Decided: April 11, 1963.
FRANCIS W. SULLIVAN AND PROVIDENT TRADESMENS BANK AND TRUST COMPANY, A CORPORATION OF THE COMMONWEALTH OF PENNSYLVANIA, EXECUTORS OF THE ESTATE OF J. GRIFFITH BOARDMAN, DECEASED, PLAINTIFFS-APPELLANTS,
H. DURSTON SAYLOR, II, ADMINISTRATOR OF THE ESTATE OF SAL J. CIAVARELLI, DECEASED, AND HERMAN RAVITCH, DEFENDANTS-RESPONDENTS
Conford, Gaulkin and Kilkenny. The opinion of the court was delivered by Conford, S.j.a.d.
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This is an appeal from an order denying the plaintiffs' motion for payment by the Treasurer of the State of New Jersey of funds from the Unsatisfied Claim and Judgment Fund (N.J.S.A. 39:6-61 et seq.). The sole question for determination is whether plaintiffs' decedent is a "qualified person" within the meaning of N.J.S.A. 39:6-62, and thus entitled to payment.
The decedent, J. Griffith Boardman, was killed instantly on August 12, 1960 while operating a motor vehicle in Gloucester County, New Jersey, as the result of a head-on collision caused by the negligent operation of another automobile operated by defendants' decedent, Sal J. Ciavarelli. Ciavarelli was an uninsured motorist who was illegally operating the automobile. Suit against Ciavarelli was instituted by plaintiffs, executors of Boardman's estate, and counsel for the Unsatisfied Claim and Judgment Fund consented to the entry of judgment against defendant Saylor, executor of the estate of Ciavarelli, for the maximum amount payable from the Fund, to wit, $10,000, but without prejudice as to the matter of qualification.
Among other requirements, the Unsatisfied Claim and Judgment Fund Law contemplates that only "qualified persons" may be paid out of the Fund. N.J.S.A. 39:6-62 defines a "qualified person" as follows:
"'Qualified person' means a resident of this State or the owner of a motor vehicle registered in this State or a resident of another State, territory, or Federal district of the United States or Province of the Dominion of Canada, or foreign country, in which recourse is afforded, to residents of this State, of substantially similar character to that provided for by this act."
The parties have agreed that the only issue presented here is whether Boardman was a "resident of this State" for purposes of this statute.
Mrs. Boardman, widow of the decedent, gave the following testimony. She and Boardman were married in Philadelphia in 1934. He was in the insurance business and his headquarters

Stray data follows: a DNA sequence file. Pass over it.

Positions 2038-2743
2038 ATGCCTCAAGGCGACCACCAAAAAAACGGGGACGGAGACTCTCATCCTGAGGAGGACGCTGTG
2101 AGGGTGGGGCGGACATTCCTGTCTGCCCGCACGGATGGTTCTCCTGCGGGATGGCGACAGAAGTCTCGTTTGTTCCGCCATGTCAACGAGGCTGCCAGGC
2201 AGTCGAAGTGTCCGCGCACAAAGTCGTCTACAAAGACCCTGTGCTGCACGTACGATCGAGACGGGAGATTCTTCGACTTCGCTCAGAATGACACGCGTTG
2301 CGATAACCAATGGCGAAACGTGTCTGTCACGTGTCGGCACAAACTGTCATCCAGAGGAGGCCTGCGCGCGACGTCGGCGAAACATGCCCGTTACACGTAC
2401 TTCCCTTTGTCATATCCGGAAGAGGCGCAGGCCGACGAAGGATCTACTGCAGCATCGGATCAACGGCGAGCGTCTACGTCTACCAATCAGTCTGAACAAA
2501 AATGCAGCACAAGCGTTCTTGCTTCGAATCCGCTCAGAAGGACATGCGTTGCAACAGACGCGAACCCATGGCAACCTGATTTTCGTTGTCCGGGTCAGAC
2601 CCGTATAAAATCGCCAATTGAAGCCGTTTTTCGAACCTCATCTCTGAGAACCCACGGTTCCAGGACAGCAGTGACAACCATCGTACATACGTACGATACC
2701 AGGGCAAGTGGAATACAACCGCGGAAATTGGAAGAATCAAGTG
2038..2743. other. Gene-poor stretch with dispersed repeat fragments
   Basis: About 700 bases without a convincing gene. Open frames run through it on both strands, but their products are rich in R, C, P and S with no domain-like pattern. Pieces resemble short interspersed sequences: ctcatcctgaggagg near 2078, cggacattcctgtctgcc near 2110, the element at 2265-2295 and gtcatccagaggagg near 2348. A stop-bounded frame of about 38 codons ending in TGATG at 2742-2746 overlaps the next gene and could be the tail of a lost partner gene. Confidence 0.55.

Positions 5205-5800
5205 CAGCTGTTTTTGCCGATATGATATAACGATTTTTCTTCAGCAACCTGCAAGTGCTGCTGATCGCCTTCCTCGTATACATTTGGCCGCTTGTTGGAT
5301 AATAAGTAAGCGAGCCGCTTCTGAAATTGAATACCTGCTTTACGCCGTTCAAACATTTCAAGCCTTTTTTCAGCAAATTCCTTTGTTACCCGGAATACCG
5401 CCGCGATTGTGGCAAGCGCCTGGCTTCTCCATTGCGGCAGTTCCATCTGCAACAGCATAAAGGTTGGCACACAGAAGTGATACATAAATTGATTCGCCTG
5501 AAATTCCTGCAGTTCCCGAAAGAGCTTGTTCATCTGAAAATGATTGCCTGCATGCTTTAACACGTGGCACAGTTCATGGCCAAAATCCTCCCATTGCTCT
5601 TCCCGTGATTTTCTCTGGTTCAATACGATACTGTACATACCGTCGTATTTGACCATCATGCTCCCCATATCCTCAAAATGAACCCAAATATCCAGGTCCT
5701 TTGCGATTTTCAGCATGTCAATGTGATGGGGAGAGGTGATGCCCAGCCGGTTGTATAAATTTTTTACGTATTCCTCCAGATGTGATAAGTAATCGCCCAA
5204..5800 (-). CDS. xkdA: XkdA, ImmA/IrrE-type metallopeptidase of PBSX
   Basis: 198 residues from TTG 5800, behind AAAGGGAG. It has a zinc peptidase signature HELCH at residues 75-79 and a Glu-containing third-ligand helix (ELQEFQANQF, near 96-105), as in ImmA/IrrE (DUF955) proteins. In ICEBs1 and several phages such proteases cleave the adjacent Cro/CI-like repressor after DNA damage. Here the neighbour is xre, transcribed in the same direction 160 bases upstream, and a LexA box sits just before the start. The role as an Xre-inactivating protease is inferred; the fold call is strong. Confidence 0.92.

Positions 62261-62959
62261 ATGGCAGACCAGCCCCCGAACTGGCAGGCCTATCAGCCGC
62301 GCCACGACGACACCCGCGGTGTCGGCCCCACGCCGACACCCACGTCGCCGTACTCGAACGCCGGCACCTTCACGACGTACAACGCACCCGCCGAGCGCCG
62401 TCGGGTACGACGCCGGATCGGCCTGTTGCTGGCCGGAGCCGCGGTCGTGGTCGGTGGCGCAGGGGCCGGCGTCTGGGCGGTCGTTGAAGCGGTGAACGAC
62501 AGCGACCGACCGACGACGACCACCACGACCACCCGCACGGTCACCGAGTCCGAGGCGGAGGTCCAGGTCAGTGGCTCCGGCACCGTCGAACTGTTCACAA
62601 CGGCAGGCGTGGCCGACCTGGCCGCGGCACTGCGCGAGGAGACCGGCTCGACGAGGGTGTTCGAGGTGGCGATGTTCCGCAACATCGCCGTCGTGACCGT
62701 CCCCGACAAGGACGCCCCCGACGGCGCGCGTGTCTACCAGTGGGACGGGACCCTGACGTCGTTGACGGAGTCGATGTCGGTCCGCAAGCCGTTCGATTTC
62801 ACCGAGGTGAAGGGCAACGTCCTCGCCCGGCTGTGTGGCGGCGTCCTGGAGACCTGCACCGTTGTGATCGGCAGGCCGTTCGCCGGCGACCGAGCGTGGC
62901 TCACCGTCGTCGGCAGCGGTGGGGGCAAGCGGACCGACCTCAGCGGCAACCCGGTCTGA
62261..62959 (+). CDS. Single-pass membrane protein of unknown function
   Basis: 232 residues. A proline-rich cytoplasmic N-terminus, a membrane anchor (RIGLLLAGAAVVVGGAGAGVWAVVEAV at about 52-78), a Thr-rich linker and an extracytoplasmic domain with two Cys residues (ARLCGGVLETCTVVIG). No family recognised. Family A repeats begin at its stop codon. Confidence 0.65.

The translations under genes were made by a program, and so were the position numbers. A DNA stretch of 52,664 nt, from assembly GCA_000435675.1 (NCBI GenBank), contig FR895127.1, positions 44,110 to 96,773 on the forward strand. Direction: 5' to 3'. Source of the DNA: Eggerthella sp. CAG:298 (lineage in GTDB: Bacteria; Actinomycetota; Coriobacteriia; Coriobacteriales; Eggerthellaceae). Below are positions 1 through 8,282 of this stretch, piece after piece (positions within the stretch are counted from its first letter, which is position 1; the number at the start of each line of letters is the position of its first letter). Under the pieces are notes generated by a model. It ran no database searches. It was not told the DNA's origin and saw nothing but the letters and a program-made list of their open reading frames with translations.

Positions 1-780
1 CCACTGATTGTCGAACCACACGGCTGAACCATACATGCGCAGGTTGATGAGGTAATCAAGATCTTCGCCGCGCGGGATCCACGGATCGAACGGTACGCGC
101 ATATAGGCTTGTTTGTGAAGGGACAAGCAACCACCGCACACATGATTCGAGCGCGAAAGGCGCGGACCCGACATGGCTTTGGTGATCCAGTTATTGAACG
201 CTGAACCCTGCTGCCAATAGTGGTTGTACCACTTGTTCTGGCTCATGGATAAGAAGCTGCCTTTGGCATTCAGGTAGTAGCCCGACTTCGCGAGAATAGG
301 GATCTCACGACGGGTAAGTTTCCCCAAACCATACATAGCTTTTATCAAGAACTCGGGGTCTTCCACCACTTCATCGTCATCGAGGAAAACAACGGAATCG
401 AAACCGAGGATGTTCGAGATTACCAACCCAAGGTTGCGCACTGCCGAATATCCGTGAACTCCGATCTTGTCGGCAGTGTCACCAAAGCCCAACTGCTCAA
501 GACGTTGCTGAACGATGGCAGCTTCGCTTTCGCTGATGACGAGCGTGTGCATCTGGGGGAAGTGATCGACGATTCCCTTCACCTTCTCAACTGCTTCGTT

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were in Philadelphia. He voted in Philadelphia, and their children went to school there. The death certificate listed Boardman's address as being in Philadelphia, where the family had a home. Boardman was a member of the Philadelphia-Delaware Bridge Commission and was appointed as a resident from Pennsylvania. His will was probated in that state. He had been a member of the board of directors of a Philadelphia bank.
In 1946 the Boardmans purchased a home as tenants by the entirety in Strathmere, Cape May County, New Jersey. This home was apparently sold in 1952, when another home was purchased by the couple, also in Strathmere. The family would live in this home during the summers, and Boardman frequently lived in this home at other times during the period from April to November. This apparently was due to the fact that he had business interests in New Jersey in this area. He was an officer of the Atlantic City Racing Association, and part owner of a large motel in Atlantic City. In the period from March to November he "usually stayed" at the Strathmere home, which was characterized as being as comfortable and as well furnished and maintained as the Philadelphia home. During such periods he would go back and forth to Philadelphia, but "not every day * * * because his interest in the race track kept him there, and during the racing season he was there constantly."
Boardman owned, in addition to the homes mentioned above, about "six blocks" worth of real estate in Strathmere; he was a member of a golf club and a yacht club in New Jersey in the Strathmere area, and he had three boats which he kept on the bay in Strathmere. Since the Boardmans' marriage it was their custom to spend their summers in New Jersey. He had told his wife that it was his intention to make Strathmere their exclusive home when he was able to retire from business. At the time of his death Boardman was 57 years of age.